Types of Cyber Attacks – Part I

Takeshi EtoWe learned recently that October has been designated National Cybersecurity Awareness month, so we’ll be doing some blog posts on the topic of Cybersecurity.

First, we’ll look at the most common types of Cyber Attacks that hackers engage in.

Malware encompasses many types of attacks that all begin with the installation of some malicious software inside a victim’s computer system.

Malware is delivered to the system in many ways – such as from a link, an email attachment, a compromised software installation file, embedded into documents/spreadsheets, or planted on USB thumb drives. The victim unknowingly allows the malicious code to be installed on their computer.

There are many types of Malware:
Viruses – this type of malware is capable of replicating itself and attacks the host, for example, by messing with the way your computer works, or destroying/corrupting files.
Trojans – this is malware that hides inside some other program and is typically used to create a backdoor into a network.
Worms – this type of malware makes its way across networks by spreading copies of itself. It is typically delivered through an email attachment, and the worm may access your contact list and email a copy of itself to all your contacts. Worms can be used to take an email server down or instigate a denial-of-service attack.
Ransomware – this is malware that shuts off access to the victim’s data accompanied with threats to delete the data or publish the data unless a ransom is paid. Basically, the victim’s data is held hostage. A Ransomware attack may encrypt the victim’s data, rendering it inaccessible without a special decryption key. And, of course, the hacker will provide the decryption key if a ransom is paid.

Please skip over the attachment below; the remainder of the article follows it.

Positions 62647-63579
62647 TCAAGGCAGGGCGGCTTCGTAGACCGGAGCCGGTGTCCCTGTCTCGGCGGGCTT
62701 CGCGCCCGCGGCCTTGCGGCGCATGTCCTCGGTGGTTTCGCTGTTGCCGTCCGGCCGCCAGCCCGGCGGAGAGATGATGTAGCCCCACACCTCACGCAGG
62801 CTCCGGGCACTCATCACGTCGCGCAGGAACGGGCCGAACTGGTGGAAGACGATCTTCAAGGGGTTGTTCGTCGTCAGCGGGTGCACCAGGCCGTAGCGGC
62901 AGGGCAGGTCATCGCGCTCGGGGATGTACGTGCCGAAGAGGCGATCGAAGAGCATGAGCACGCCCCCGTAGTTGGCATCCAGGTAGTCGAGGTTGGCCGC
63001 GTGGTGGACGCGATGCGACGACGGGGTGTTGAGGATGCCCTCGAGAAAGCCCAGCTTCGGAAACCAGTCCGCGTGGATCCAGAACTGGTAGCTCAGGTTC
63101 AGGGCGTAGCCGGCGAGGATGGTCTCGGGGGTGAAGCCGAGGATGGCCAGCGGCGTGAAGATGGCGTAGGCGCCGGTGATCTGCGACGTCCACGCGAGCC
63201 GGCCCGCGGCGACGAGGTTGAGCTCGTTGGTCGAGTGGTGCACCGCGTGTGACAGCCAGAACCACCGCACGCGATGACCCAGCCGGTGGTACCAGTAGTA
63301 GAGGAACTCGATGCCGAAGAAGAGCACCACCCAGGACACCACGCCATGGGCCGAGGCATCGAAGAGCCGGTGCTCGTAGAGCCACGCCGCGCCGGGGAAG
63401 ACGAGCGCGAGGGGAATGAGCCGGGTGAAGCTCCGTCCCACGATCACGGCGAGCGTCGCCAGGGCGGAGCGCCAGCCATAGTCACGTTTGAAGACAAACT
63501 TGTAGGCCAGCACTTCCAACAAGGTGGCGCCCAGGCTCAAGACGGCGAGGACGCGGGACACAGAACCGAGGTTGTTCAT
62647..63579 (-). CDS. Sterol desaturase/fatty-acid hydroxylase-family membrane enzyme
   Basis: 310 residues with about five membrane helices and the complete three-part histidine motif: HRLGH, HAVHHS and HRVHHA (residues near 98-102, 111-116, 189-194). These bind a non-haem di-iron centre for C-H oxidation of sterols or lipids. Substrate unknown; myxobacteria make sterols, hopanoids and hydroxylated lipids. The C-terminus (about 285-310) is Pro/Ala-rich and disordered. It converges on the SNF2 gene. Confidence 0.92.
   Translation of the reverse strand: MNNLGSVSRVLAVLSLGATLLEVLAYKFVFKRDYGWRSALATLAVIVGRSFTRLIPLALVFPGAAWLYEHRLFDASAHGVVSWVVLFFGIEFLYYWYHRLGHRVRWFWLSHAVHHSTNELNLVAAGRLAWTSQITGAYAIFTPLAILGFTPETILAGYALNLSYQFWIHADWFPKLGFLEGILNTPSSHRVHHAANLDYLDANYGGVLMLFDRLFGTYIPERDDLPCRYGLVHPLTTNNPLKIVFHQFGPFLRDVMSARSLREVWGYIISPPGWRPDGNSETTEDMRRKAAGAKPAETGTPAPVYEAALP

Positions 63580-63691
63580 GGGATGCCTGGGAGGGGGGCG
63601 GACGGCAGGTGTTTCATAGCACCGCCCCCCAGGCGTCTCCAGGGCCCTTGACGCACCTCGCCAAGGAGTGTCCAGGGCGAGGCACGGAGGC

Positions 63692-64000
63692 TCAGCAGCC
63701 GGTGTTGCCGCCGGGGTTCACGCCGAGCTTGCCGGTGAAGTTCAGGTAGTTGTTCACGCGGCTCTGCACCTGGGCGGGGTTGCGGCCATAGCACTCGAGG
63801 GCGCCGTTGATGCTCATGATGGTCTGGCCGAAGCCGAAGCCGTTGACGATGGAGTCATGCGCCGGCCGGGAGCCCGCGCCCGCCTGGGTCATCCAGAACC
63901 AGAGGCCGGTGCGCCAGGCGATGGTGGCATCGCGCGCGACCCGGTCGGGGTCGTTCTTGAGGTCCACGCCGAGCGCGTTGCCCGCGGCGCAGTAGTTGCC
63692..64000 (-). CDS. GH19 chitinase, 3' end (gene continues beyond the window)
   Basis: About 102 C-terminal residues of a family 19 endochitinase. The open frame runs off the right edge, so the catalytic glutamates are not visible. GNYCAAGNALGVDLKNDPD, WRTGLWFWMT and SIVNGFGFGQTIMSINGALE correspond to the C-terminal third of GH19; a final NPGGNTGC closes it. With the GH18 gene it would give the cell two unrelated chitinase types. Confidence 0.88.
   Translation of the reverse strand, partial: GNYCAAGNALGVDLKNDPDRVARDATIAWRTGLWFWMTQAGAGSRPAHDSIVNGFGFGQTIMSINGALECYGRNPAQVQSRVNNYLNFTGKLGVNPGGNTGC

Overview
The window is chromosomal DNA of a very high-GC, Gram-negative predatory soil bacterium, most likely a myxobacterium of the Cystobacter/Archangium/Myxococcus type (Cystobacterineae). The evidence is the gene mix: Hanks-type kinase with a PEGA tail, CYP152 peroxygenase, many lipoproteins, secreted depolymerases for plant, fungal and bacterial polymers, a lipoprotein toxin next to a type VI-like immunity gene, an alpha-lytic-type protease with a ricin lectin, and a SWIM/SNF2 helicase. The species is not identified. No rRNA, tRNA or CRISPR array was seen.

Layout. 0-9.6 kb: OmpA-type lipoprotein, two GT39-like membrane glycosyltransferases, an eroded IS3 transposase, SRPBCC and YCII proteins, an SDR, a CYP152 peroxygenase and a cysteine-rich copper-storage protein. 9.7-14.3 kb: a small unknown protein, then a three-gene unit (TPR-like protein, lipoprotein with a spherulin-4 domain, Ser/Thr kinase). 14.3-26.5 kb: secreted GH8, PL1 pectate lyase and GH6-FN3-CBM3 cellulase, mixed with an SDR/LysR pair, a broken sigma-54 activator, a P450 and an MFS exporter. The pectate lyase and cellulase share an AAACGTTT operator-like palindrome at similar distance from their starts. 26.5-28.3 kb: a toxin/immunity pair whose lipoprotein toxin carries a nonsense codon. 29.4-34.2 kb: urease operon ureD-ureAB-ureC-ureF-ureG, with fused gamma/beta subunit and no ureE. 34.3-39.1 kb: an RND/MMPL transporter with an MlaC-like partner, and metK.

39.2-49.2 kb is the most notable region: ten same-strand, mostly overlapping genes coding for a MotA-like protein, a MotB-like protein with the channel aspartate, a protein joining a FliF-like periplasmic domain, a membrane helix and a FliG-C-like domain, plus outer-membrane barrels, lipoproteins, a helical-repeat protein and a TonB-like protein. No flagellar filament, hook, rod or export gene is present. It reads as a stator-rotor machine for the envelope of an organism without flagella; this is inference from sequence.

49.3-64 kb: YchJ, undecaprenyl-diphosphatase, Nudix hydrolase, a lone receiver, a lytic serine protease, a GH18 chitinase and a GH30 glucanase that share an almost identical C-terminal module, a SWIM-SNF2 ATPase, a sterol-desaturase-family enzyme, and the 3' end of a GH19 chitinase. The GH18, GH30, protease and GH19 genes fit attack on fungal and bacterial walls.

Spyware – this type of program collects information about the user and its network or collects information about the user’s behavior. The program will send the data it collects to a remote location. For example, keystroke logger spyware keeps track of all your keyboard keystrokes so the hacker can figure out your usernames and passwords for important websites or email.

Phishing is a common attack where a hacker sends a massive number of emails that looks like it’s being sent from a legitimate source. The email may contain commonly recognizable business logos and be formatted to the business’s typical layout. Clicking on a link in the email may install malicious scripts or link the user to a malicious file.

Phishing subcategories include:
Spear Phishing – attacks targeted to a specific company or a specific person.
Pharming – directing users to a bogus website that looks like a legitimate website and typically contains a login screen which allows the hacker to obtain usernames and passwords.
Whaling – phishing attacks that target senior executives, where emails are typically sent masquerading as another senior executive and is designed to have the target perform a secondary action, such as transferring funds.

Man-in-the-Middle Attack
When accessing a website, you exchange data back and forth between your computer and a remote website server. When you are using a shared network, for example, in a café, there are ways for a hacker to insert themselves between you and the remote website server. So what may seem like a private session may actually have a hacker in the middle facilitating the data exchange, and at the same time stealing personal information.

Denial-of-service (DOS) attacks
A DOS attack takes a system down by overloading the network with traffic making the system respond so slow that it is useless and unusable. You may also know this as a Distributed Denial-of-service (DDOS) attack – because the flood of traffic comes from many servers/computers distributed around the globe. DDOS attacks can target a specific website, email server or DNS server.

We’ll list some more common cyber attacks in another post.

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